The House passed the 3-month extension to the highway funding authorization and the Senate still is looking at the 18-month extension as I reported here. The Senate bill has yet to be introduced. A repeal of the rescission was left out of the House measure because House rules would require an offset to pay for it through higher taxes or reduced spending elsewhere. The House couldn’t find the $12 billion.
In the meantime, only two legislative days remain before the current program expires on September 30. Without legislation, the budget rules require that the FY 2010 federal-aid highway, highway safety, motor carrier, and transit programs be cut by $12.1 billion, $11.9 billion of which will come from the highway program. The states have had to plan on the cutback, so many programs and projects have been slowed.
And adding to the mix of slowing down the transportation funding are reports that Senator Barbara Boxer (D-CA) and John Kerry (D-MA) will introduce the Climate Change bill with mark up scheduled by the Senate Environment and Public Works Committee in October. The funding allocations are not expected to be released until closer to the committee markup date. This could well be another contentious issue. For the transportation sector to play a greater role in reducing emissions and fuel consumption, the Senate bill will need to dedicate far more than 1% of its revenues to advance clean transportation projects.
All of this being said, state transportation departments remain up in the air and gasping for air….errrrrrrrrrrr funding.
Update (10/2) – I wasn’t as clear as I should have been in the original post above and a recent post by Stephen Lee Davis at the Transportation for America blog got the wrong idea about I was trying to say, so let me clarify the point I was trying to make.
I wrote that, at 1 percent, the Senate bill underestimates the funding commitment they would need to seriously advance “clean” transportation projects. But in no way did I mean to imply that the federal government should actually be funding these types of projects-in fact, they shouldn’t.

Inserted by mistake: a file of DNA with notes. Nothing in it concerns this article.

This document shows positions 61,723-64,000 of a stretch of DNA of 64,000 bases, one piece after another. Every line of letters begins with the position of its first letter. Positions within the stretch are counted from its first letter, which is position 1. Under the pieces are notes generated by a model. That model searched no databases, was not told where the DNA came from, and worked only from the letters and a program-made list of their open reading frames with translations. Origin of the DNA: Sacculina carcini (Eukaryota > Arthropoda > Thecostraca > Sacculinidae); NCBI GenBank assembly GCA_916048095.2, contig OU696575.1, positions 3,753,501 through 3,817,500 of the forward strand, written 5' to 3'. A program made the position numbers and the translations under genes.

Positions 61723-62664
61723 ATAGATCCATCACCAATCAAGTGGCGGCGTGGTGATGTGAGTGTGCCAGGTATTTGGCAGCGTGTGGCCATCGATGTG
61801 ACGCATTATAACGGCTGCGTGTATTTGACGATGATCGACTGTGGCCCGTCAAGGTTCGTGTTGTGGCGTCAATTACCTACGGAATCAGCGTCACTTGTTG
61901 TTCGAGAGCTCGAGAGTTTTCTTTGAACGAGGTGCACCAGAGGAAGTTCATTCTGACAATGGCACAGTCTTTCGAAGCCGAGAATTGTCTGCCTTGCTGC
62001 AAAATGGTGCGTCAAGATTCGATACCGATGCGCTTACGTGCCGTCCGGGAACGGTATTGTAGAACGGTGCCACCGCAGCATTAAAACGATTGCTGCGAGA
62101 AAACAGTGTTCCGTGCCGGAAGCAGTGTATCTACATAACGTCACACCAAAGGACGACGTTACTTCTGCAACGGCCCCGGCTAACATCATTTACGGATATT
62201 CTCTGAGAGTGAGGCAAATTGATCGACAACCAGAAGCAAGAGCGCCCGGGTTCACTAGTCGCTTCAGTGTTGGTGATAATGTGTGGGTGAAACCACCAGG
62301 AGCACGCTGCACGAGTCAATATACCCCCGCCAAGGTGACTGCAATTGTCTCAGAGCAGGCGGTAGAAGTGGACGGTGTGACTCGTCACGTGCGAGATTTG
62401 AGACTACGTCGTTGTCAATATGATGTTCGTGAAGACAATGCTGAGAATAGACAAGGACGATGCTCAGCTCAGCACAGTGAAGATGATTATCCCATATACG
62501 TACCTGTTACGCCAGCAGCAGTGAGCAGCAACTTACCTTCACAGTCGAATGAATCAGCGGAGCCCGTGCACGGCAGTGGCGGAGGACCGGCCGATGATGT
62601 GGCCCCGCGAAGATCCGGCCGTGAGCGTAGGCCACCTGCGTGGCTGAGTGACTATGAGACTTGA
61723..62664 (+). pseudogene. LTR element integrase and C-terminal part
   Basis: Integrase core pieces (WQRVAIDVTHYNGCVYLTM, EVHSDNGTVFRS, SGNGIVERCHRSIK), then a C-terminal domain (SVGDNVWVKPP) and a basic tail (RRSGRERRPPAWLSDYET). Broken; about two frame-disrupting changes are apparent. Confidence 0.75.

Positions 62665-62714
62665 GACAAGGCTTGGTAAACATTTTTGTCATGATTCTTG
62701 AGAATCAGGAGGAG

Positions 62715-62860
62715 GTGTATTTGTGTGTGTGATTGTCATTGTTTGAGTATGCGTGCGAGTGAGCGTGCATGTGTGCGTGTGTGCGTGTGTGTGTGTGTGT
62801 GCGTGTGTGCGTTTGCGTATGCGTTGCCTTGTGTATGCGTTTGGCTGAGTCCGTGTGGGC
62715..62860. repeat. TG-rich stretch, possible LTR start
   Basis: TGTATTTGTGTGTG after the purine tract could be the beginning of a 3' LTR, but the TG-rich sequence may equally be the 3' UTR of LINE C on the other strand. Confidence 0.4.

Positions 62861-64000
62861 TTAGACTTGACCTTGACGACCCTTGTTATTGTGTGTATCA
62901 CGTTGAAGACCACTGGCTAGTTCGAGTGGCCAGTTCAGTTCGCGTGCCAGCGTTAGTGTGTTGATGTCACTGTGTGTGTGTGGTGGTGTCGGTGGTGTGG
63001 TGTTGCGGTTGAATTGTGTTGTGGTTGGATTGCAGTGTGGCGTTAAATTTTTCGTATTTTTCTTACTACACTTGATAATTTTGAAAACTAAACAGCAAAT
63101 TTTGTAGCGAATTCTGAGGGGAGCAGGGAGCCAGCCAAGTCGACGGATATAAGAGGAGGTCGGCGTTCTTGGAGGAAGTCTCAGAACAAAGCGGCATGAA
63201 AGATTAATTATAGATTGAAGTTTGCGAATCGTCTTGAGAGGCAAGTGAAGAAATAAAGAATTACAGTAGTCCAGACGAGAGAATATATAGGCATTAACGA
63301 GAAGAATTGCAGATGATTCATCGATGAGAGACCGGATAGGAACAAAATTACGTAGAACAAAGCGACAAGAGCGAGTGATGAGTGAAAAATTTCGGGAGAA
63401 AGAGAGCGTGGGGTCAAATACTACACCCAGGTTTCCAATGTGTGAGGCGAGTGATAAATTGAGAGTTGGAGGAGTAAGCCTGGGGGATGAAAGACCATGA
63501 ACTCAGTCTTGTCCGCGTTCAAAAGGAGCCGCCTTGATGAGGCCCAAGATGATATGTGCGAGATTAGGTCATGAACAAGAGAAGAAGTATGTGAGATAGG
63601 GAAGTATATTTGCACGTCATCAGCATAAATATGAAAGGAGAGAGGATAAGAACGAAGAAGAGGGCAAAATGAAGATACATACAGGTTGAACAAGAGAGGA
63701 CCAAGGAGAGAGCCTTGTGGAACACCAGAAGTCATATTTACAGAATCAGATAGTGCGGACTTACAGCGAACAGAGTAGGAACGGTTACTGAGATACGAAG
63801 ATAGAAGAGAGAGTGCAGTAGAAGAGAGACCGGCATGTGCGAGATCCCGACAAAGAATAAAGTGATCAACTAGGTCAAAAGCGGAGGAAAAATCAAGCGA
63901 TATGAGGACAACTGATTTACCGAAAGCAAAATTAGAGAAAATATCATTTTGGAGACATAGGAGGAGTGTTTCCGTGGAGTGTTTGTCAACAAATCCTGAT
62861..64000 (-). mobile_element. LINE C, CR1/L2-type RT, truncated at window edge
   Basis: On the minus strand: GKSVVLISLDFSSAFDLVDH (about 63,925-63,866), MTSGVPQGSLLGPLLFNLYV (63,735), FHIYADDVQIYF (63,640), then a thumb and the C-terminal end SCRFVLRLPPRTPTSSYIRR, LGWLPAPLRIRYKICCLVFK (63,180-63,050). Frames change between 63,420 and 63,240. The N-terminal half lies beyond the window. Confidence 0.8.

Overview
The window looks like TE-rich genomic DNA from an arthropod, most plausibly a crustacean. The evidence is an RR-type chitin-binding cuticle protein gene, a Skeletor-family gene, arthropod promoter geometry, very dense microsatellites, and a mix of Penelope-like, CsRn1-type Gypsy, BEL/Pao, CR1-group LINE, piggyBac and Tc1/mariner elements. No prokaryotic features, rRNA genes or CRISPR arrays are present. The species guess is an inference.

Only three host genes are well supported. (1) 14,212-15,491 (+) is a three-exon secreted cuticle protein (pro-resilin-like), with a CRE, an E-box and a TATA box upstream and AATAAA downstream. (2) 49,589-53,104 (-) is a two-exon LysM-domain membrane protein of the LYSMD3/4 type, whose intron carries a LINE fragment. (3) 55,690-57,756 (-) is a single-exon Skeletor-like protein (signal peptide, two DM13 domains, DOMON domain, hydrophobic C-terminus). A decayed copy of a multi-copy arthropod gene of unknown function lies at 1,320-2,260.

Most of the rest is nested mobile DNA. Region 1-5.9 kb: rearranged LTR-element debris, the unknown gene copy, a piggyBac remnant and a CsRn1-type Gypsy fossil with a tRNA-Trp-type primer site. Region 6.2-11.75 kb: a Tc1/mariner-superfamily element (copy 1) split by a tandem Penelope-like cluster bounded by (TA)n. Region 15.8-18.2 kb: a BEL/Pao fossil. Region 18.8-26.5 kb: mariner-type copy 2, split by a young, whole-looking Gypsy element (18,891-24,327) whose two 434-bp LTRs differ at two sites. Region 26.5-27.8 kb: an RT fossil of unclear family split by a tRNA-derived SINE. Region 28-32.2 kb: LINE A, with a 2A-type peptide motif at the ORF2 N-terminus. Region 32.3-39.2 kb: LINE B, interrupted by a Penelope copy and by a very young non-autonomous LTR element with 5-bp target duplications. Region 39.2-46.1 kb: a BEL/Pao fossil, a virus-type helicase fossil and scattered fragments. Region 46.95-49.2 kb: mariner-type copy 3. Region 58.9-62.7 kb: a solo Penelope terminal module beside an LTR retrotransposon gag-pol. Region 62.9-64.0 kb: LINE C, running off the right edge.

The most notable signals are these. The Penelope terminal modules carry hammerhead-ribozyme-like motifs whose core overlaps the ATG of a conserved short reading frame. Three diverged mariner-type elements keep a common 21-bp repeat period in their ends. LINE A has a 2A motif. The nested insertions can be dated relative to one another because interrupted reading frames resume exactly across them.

On the question of whether the transportation sector should be focused on reducing emissions and fuel consumption. The answer is a resounding “No,” as explained by Bob Poole in his excellent commentary explaining the issue. The highway transportation sector should be focused on providing mobility and eliminating the congestion.
A second question that arises is whether the federal government should be funding “clean transportation projects” such as transit and rail. Again, the answer is “No.” This is nothing but further diversion of monies from the federal Highway Trust Fund, which has had severe financial problems. The Highway Trust Fund has become the source of funding for all sorts of projects unrelated to highway users-such as transit, rail, enhancement grants, rails-to-trails, to name a few-that cost a lot but do little to enhance mobility.
If policymakers are going to prioritize “green projects” (transit, rail etc) ahead of infrastructure that efficiently moves goods and people, then they should stop looting highway funds to do so. Lawmakers should fund these green projects with general fund monies. At least this change would restore the original user-pays/user-benefits principle to the Highway Trust Fund. The trust fund should be used for projects that produce mobility and solve the congestion problems for the highway users. See Bob Poole’s thoughts on this here.